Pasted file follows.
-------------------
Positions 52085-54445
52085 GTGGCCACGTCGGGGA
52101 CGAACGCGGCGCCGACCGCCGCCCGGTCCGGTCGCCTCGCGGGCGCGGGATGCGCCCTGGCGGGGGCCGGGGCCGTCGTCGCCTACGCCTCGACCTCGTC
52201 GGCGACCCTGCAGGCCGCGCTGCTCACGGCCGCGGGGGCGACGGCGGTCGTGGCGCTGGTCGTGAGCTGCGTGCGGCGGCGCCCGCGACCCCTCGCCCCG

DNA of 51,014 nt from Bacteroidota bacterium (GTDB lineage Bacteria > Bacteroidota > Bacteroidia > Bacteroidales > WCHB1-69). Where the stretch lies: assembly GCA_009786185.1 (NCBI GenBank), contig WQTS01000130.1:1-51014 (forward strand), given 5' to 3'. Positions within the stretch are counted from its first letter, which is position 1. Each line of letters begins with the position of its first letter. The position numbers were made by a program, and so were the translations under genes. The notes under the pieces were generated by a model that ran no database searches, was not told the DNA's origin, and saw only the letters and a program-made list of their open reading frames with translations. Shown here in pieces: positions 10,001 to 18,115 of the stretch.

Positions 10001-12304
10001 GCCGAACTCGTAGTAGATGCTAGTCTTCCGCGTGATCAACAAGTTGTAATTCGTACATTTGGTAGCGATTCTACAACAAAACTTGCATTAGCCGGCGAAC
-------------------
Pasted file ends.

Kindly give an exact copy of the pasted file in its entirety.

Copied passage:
Positions 52085-54445
52085 GTGGCCACGTCGGGGA
52101 CGAACGCGGCGCCGACCGCCGCCCGGTCCGGTCGCCTCGCGGGCGCGGGATGCGCCCTGGCGGGGGCCGGGGCCGTCGTCGCCTACGCCTCGACCTCGTC
52201 GGCGACCCTGCAGGCCGCGCTGCTCACGGCCGCGGGGGCGACGGCGGTCGTGGCGCTGGTCGTGAGCTGCGTGCGGCGGCGCCCGCGACCCCTCGCCCCG

DNA of 51,014 nt from Bacteroidota bacterium (GTDB lineage Bacteria > Bacteroidota > Bacteroidia > Bacteroidales > WCHB1-69). Where the stretch lies: assembly GCA_009786185.1 (NCBI GenBank), contig WQTS01000130.1:1-51014 (forward strand), given 5' to 3'. Positions within the stretch are counted from its first letter, which is position 1. Each line of letters begins with the position of its first letter. The position numbers were made by a program, and so were the translations under genes. The notes under the pieces were generated by a model that ran no database searches, was not told the DNA's origin, and saw only the letters and a program-made list of their open reading frames with translations. Shown here in pieces: positions 10,001 to 18,115 of the stretch.

Positions 10001-12304
10001 GCCGAACTCGTAGTAGATGCTAGTCTTCCGCGTGATCAACAAGTTGTAATTCGTACATTTGGTAGCGATTCTACAACAAAACTTGCATTAGCCGGCGAAC